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Eddie Hearn: Deontay Wilder should have no say in where Anthony Joshua fight takes place

Eddie Hearn talks Joshua-Wilder and the business behind making the fight.

Frankie Gavin & Sam Eggington Head-to-Head Press Conference Photo by Richard Heathcote/Getty Images

If your breath is bated, and it is of paramount importance to you the status of negotiations for a heavyweight collision between UK king of pugilism Anthony Joshua and the Alabama slamma Deontay Wilder, here is some info that might give you a better sense of how things will play out.

Right now, Anthony Joshua is on vacay, in Dubai, his promoter Eddie Hearn of Matchroom said.

“I’m gonna run the numbers, and speak to Anthony, I guess, like, middle or end of next week,” he stated, noting that Joshua, who gloved up on Oct. 28 versus Carlos Takam, is on a two-week jaunt.

Some of you are quite keen to have Joshua (20-0) vs Wilder (39-0) in America. More of you note that boxing is bigger in the UK and Joshua can fill stadiums. Hello, 70 thousand plus to watch his tango with late fill-in Carlos Takam.

“Wilder should have no say in where that fight happens,” Hearn declared. “Why? Because he’s earned eight times less than Anthony’s earned! And he’s sold 4,000 tickets for his last (Nov. 4 versus Bermane Stiverne, at Barclays Center, and the attendance was a solid 10,924, actually). The fight should be where Anthony Joshua chooses.”

And it would make sense to prime that pump, have Joshua and Wilder fight on the same card, allow fans to compare and contrast and salivate. Hearn: “Possibly, if Deontay Wilder is prepared to fight on the Joshua undercard.”

Dillian Whyte (22-1) has been mentioned as a possible next for Wilder.

“I’d love it to be,” Hearn said. “Even though they’ve made it clear they have no interest in fighting Dillian Whyte. Even though they said they’d fight Dillian Whyte, if it meant fighting Anthony Joshua (after that).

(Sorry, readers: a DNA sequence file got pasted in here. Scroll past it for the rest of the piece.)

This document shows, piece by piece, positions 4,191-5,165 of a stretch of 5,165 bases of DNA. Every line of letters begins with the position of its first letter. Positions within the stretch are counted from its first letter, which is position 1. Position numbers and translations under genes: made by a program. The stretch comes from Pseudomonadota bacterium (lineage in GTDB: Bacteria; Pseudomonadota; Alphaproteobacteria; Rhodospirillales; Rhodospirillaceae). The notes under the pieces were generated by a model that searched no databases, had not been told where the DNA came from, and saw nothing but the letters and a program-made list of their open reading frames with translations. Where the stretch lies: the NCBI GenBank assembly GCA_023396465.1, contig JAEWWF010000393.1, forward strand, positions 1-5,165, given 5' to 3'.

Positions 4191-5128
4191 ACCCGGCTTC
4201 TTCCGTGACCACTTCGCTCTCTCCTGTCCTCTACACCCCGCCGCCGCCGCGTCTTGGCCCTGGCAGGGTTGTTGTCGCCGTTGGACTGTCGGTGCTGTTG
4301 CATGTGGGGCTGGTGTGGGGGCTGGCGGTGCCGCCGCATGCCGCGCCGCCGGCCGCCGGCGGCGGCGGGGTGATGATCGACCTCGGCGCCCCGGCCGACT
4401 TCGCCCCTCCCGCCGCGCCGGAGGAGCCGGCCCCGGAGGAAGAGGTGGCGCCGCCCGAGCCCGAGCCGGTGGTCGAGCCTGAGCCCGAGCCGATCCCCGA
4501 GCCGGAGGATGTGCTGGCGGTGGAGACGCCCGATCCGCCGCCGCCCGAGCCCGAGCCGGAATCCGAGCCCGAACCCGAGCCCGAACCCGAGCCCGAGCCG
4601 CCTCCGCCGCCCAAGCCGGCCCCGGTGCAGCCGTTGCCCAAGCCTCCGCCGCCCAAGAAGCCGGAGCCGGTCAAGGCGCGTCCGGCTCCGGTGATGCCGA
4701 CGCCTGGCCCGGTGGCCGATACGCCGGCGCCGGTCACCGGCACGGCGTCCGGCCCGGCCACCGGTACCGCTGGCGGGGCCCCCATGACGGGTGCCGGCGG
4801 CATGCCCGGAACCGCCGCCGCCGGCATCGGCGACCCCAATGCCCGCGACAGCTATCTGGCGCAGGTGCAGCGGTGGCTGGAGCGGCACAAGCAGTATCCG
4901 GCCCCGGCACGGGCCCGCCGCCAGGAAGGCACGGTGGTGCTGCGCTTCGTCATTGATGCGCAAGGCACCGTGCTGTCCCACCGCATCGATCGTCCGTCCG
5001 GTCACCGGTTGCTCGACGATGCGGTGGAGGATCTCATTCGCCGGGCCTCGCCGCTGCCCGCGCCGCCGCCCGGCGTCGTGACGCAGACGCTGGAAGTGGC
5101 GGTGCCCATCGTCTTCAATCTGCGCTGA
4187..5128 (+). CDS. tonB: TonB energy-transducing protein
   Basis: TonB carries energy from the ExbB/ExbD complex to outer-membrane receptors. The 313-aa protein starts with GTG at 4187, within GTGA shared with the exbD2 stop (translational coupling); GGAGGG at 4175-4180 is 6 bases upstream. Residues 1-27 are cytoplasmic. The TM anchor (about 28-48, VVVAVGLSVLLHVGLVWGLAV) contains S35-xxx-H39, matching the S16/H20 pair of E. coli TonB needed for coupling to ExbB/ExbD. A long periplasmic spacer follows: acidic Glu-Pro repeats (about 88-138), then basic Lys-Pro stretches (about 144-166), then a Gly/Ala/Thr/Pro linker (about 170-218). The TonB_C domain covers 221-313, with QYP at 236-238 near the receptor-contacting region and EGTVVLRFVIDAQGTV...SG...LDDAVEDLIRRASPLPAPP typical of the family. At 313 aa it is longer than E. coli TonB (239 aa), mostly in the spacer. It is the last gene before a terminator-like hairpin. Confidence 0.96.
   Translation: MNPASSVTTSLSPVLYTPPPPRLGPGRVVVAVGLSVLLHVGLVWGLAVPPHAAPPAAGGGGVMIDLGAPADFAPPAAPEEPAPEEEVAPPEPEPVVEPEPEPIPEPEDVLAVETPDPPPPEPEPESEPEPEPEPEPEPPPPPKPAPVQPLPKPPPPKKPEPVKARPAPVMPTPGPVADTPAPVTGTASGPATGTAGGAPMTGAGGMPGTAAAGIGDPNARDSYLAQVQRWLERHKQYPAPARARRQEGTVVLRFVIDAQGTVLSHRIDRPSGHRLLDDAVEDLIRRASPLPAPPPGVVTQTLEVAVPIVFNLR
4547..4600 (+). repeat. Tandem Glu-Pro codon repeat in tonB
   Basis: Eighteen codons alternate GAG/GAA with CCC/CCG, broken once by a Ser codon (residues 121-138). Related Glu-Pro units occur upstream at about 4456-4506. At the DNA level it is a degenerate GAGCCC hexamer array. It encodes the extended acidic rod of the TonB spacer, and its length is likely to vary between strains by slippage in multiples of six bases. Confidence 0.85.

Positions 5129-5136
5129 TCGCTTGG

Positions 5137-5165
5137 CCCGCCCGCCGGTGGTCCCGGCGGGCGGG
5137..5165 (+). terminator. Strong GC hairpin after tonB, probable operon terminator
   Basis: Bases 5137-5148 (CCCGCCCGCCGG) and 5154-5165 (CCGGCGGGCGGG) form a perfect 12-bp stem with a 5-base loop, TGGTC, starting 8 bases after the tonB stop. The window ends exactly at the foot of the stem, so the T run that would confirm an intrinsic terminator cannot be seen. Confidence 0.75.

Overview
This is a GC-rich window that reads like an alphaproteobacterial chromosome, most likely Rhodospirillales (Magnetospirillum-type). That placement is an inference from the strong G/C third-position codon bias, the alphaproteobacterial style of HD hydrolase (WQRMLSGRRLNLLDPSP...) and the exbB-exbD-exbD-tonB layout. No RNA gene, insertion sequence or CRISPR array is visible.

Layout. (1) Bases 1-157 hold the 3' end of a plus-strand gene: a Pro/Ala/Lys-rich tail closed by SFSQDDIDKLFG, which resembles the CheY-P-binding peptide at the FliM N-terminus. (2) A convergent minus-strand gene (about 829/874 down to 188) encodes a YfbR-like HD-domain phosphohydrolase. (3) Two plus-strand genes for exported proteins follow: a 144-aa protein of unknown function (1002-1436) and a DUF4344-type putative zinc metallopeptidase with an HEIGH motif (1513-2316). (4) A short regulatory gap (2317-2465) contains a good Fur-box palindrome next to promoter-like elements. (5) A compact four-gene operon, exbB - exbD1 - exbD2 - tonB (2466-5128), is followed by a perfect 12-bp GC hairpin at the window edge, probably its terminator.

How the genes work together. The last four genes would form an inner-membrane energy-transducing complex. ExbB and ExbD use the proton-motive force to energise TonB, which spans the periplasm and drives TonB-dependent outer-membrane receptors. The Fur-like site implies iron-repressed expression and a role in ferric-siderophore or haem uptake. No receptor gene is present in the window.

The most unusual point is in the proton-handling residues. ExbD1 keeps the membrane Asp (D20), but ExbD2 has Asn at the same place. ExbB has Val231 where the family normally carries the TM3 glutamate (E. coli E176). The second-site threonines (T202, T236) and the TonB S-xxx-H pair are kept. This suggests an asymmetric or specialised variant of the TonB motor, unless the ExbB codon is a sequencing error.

"As I said about the (Nov. 9) meeting (with Al Haymon and Shelly Finkel), there is a willingness to make the fight. But I heard Wilder’s comments about it’s a 50-50. I mean, mate, there’s more chance of me running the New York Marathon in under three hours than that fight being a 50-50!”

Hearn turned the screws some when he was asked if Wilder should be a bigger star in America than he is.

“That’s probably the biggest understatement I’ve ever heard in the history of boxing! Because how can you have the American heavyweight champion, I’m not talking about throwing the javelin, I’m talking about boxing, I’m talking about an exciting fighter, slick dresser, a great talker, a great athlete and a very exciting heavyweight, who is YOUR world champion. And no one knows who he is. Because he doesn’t have a promoter.

“I like Lou DiBella, he’s not his promoter, is he? He just promotes shows that Wilder boxes on. If he had a promoter, the promoter is talking about the fighter every day, is putting strategies for a fighter’s promotion. That’s not happening, who’s doing that for Deontay Wilder. I know the PBC guys say, ‘We’re doing great media,’ but there’s a difference between a promoter and a PR company.

“Deontay Wilder is going out to run his mouth, because he’s his own promoter. And the reason he’s now known in America is because he’s been promoted poorly. He should be a household name!”

My three cents: The popularity of Wilder is a much more complex issue than Hearn presents. DiBella works within the current confines which are cemented. He'd like to have Wilder under the Dibella Entertainment umbrella, but for Wilder, being a PBC/Haymon fighter is his current preference.

Also, UK fight fans are more rabid than American ones. And, I offer, Wilder himself has floated that race is an issue. So, there's more debate to be had on the matter, in my mind.

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